|Buddhist Ruins of Takht-i-Bahi and Neighbouring City Remains at Sahr-i-Bahlol|
|Name as inscribed on the World Heritage List|
|Inscription||1980 (4th Session)|
Takht Bhai (or Takht Bahi) is a Parthian archaeological site in Mardan, Khyber-Pakhtunkhwa, Pakistan. It was first a Zoroastrian complex which, after the later arrival of Buddhism, was then converted into a Buddhist monastic complex. It is dated to the 1st century BCE. The complex is regarded by archaeologists as being particularly representative of the architecture of Buddhist monastic centers from its era. It was listed as a UNESCO World Heritage Site in 1980.
The word Takht Bhai (Urdu: تخت بھائی) may have different explanations. In Avestan, takht means "capital" and bahi means "good", so the whole word means "the good capital". The ruins are located about 15 kilometers from Mardan in Pakistan's Khyber-Pakhtunkhwa Province. A small fortified city, dating from the same era, sits nearby. The ruins also sit near a modern village known by the same name. The surrounding area is famous for sugar cane cultivation.
There are four main areas of the Takht Bahi complex:
- The Stupa Court, a cluster of stupas located in a central courtyard.
- The monastic chambers, consisting of individual cells arranged around a courtyard, assembly halls, and a dining area.
- A temple complex, consisting of stupas and similar to the Stupa Court, but of later construction.
- The Tantric monastic complex, which consists of small, dark cells with low openings, which may have been used for certain forms of Tantric meditation.
Additional structures on the site may have served as residences or meeting halls, or filled secular purposes. All of the buildings on the site are constructed from local stone, and are mortared with lime and mud.
The monastic complex likely was founded in the early 1st Century BCE. Despite numerous invasions into the area, Takht Bhai's hilltop location seems to have protected it from destruction, unlike many comparable early Buddhist monastic complexes. The complex was occupied continuously until the modern era, when charitable funding for the site ended.
Archaeologists have divided the history of the complex at Takht Bhai into four periods, beginning in the 1st Century BCE. This first era continued until the 2nd Century CE, and is associated with the Kushan king Kanishka, as well as early Parthian and later Kushana king. The second construction period, which included the creation of the Stupa Court and assembly hall, took place during the 3rd and 4th Centuries CE. A third construction period, associated with the later Kushan dynasty and the Kidara Kushana rulers, occurred during the 4th and 5th centuries. The final construction period, which saw the creation of the so-called Tantric complex, took place in the 6th and 7th Centuries CE, and was overseen by invading Hun rulers.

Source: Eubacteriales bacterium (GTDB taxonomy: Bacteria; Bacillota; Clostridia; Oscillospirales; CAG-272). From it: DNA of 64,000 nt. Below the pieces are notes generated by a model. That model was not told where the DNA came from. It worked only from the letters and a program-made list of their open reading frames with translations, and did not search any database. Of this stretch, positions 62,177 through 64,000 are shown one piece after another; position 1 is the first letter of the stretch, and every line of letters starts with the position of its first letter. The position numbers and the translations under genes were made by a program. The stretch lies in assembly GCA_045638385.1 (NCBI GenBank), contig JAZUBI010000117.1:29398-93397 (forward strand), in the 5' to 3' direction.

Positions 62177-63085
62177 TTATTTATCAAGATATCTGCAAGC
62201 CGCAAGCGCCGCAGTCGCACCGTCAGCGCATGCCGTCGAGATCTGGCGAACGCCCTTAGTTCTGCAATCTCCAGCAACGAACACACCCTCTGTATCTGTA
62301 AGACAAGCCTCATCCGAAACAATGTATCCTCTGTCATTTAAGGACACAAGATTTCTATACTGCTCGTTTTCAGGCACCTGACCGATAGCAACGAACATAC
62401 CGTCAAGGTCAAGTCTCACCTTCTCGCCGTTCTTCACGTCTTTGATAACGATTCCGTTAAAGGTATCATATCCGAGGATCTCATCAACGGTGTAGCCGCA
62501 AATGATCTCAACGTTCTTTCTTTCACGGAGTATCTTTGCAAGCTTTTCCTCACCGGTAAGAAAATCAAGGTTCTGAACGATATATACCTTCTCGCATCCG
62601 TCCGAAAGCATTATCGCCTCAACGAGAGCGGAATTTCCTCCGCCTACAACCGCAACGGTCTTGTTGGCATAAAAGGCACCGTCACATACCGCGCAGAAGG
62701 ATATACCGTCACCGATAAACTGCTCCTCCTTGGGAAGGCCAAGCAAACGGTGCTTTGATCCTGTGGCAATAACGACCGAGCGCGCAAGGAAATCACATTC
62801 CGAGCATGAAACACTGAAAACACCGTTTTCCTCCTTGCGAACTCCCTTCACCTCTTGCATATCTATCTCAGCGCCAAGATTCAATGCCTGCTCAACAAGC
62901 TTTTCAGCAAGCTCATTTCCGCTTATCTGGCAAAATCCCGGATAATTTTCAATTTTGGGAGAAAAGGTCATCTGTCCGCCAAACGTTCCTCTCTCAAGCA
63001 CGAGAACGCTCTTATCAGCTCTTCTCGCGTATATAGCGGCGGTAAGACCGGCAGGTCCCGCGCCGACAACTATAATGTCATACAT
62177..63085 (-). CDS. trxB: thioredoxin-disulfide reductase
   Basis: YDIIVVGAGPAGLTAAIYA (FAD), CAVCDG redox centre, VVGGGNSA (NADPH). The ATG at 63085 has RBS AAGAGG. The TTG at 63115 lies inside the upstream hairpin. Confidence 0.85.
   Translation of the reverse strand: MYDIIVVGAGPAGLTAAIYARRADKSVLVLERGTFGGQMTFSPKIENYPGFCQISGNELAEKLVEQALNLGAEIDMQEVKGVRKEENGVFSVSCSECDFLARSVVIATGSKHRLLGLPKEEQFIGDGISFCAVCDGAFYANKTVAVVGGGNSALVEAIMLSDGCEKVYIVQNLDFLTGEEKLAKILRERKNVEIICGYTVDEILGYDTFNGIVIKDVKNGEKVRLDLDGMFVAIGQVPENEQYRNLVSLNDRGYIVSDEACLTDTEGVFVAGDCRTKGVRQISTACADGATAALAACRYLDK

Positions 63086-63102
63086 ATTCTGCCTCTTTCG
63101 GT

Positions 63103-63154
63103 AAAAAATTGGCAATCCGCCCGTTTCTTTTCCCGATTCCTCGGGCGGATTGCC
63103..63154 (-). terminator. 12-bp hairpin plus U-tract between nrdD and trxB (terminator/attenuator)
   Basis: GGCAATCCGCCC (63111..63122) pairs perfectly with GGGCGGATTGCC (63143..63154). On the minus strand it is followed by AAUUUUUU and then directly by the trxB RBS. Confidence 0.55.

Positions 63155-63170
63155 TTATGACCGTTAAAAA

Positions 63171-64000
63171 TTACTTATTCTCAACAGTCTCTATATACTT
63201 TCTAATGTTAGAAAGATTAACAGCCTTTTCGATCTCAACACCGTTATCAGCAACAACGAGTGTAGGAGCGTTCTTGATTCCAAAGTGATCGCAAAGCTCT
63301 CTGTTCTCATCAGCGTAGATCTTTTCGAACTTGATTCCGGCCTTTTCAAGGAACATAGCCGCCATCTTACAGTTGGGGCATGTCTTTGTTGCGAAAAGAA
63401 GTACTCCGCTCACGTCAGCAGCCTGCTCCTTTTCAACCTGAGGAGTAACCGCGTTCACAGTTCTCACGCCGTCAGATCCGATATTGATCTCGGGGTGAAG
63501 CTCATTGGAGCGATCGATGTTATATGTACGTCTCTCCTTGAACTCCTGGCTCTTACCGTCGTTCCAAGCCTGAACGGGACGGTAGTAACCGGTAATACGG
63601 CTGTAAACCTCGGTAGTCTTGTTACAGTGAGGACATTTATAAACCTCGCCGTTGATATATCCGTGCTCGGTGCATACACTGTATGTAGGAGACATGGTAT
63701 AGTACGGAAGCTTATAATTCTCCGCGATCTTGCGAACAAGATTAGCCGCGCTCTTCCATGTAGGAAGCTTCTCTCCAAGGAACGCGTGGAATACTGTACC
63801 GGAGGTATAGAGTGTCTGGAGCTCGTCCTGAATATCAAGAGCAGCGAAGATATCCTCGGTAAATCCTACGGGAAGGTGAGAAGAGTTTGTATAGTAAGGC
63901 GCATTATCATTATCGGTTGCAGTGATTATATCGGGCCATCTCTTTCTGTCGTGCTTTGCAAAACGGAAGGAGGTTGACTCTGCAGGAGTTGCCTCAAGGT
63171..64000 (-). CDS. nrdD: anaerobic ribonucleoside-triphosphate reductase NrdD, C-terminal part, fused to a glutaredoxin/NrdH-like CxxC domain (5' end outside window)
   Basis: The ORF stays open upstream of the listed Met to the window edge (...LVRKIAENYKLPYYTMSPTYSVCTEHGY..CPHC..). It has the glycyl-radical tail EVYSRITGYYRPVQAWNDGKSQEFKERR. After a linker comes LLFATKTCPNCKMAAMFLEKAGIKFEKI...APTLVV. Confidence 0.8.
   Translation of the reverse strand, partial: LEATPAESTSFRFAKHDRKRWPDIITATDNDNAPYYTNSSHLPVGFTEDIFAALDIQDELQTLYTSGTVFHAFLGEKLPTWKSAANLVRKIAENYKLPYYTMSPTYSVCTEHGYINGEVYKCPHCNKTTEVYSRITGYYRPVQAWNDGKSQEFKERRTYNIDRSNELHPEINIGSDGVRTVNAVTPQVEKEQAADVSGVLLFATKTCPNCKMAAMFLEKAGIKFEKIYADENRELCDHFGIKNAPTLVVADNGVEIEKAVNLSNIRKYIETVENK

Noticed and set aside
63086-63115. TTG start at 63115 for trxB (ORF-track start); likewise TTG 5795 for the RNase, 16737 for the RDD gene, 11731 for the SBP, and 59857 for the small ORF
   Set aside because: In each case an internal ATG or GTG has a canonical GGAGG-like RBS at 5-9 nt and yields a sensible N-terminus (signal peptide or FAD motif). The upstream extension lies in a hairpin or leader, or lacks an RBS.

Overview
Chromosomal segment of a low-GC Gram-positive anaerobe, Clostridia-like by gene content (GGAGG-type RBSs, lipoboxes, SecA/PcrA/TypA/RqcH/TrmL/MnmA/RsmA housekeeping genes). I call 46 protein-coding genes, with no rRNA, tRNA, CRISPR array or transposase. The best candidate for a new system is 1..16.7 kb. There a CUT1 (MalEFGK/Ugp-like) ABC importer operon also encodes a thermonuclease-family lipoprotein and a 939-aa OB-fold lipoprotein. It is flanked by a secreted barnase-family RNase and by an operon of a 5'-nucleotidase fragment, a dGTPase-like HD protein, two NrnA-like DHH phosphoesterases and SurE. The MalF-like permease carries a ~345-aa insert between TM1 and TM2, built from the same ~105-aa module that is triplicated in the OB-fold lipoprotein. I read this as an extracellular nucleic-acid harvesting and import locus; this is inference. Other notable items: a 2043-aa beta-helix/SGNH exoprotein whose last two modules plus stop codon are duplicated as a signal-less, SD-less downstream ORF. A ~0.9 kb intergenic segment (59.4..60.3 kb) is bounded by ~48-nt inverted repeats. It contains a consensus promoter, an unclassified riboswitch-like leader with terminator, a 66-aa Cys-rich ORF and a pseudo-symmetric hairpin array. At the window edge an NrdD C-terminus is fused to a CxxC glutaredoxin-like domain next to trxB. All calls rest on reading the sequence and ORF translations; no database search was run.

The first modern historical reference to these ruins was made in 1836 by the French Officer, the Buddhist remains are in a village named Mazdoorabad. Explorations and excavations on this site began in 1864. The site underwent a major restoration in the 1920s.
The villages of Lund Khwar, Sher Garh, Charsadda, Sehri-Bahlol and Takkar are other historical places in the vicinity of Takht-Bhai. The most historical location in the era is Sehri Bahlol. This Buddhist monastery is situated on Malakand Road. The word "Sehri-Bahlol" has been explained by various people in different ways. Local people claim that this is a Hindko word meaning "Sir Bahlol", a prominent political and religious leader of the area. However, the name is not as old as the village of Sehri-Bahlol. Meager economic conditions, poor educational facilities, and the nefarious effect of dealers of antiquities often result in severe hazard for the proper preservation of archaeological heritage in minor, less controlled sites. Sardar Ali Takkar, a well known Pashto singer, was born in the village of Takkar.
- Buddhist Ruins of Takht-i-Bahi and Neighbouring City Remains at Sahr-i-Bahlol - UNESCO World Heritage List
- UNESCO Periodic Report Summary - Includes a map of the complex.
- Map of Gandhara archeological sites, from the Huntington Collection, Ohio State University (large file)